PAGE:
There are always things to do because work never stops, and if there is no obvious cut-off point, we then run the risk of over-working – whether through pressure, responsibility, or even, for want of a better word, addiction.

Without the adequate time to relax and unwind from our daily duties, those working out of hours can experience an impact on the quality of their normal productivity as a result exhaustion, de-motivation, and most commonly, stress, depression and anxiety, which is estimated to cause the loss of 2.5million working days in the UK1.

France introduced a law recently which meant that all employers with over 50 members of staff had to guarantee their staff a ‘right to disconnect’ – a move which aims to tackle the modern-day pressure of checking emails and phone calls out of hours, and promote a healthier work-life balance, whilst tackling the ‘always on’ culture that technology has left many workers living.

Earlier this year, a New York City council member also put forward a proposal to ban employers from requiring employees to respond to non-emergency emails, texts and other digital communications outside of regular hours – and companies which violated the law would face fines of at least $250 per incident.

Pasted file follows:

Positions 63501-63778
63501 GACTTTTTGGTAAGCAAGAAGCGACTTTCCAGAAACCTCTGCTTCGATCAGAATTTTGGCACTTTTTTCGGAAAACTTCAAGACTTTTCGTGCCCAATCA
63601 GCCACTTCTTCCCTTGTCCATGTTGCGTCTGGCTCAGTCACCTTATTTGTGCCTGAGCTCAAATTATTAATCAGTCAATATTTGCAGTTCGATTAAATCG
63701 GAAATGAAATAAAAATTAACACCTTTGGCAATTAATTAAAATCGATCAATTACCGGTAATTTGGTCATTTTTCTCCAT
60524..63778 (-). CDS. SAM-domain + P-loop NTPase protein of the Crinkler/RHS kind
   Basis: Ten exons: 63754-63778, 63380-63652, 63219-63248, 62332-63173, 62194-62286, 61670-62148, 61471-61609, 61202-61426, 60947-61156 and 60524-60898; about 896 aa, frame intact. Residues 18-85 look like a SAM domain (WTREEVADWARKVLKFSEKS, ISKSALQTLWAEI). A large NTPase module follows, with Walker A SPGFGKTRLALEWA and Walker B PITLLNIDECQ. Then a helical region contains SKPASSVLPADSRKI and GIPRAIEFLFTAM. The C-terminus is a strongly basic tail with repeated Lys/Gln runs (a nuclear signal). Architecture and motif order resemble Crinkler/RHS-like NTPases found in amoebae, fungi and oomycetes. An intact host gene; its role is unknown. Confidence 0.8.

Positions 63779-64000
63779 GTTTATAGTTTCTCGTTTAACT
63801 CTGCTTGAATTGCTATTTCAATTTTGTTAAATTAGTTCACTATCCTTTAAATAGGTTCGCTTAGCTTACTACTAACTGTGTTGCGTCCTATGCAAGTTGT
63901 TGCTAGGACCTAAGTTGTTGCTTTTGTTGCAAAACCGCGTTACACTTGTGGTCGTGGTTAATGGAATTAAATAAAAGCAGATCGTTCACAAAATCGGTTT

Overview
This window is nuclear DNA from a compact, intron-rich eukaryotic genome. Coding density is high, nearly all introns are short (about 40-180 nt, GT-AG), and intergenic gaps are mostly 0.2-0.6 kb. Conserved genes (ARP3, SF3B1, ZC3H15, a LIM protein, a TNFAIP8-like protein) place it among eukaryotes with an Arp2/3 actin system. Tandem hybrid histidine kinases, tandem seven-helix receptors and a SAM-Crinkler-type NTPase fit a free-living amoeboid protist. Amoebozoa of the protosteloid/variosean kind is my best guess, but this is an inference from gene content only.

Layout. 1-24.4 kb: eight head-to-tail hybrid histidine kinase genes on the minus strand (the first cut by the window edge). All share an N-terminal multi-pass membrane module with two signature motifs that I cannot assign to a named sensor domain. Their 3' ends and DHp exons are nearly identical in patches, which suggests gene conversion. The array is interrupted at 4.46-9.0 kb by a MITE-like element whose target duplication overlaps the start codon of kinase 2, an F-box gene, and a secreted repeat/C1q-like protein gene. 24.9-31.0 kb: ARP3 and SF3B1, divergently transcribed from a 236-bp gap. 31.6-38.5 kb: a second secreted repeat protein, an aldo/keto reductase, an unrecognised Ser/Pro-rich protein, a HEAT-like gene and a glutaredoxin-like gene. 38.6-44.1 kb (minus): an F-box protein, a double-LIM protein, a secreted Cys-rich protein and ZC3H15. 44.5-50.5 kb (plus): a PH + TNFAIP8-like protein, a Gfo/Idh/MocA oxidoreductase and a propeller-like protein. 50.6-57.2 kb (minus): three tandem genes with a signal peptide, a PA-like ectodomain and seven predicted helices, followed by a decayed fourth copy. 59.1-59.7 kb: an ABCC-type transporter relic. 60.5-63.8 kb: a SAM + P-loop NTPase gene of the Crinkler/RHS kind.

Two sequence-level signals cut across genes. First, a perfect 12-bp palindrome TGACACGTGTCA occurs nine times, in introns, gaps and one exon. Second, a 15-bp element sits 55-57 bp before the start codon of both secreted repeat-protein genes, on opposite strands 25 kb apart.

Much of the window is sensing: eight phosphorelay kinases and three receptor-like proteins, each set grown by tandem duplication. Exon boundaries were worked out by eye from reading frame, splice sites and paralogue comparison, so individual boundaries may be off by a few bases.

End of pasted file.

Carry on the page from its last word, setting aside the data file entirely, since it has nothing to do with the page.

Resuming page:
But with employees having access to phones, computers and the internet after they’ve left the office, how can we put steps in place to protect their health and wellbeing, and ensure that they don’t feel the pressure to connect to work out of hours?


  • If your employees can access work emails from their personal phones, it’s important to make sure that push notifications aren’t enabled so that they don’t get distracted in their personal time about work-related matters. It’ll also encourage them to only access emails when they are officially in ‘work mode’
  • Use different forms of communication. If the building was on fire, you wouldn’t email someone to tell them to get themselves out – so whatever is sent on email may seem important, but it’s not so important that it can’t wait for a response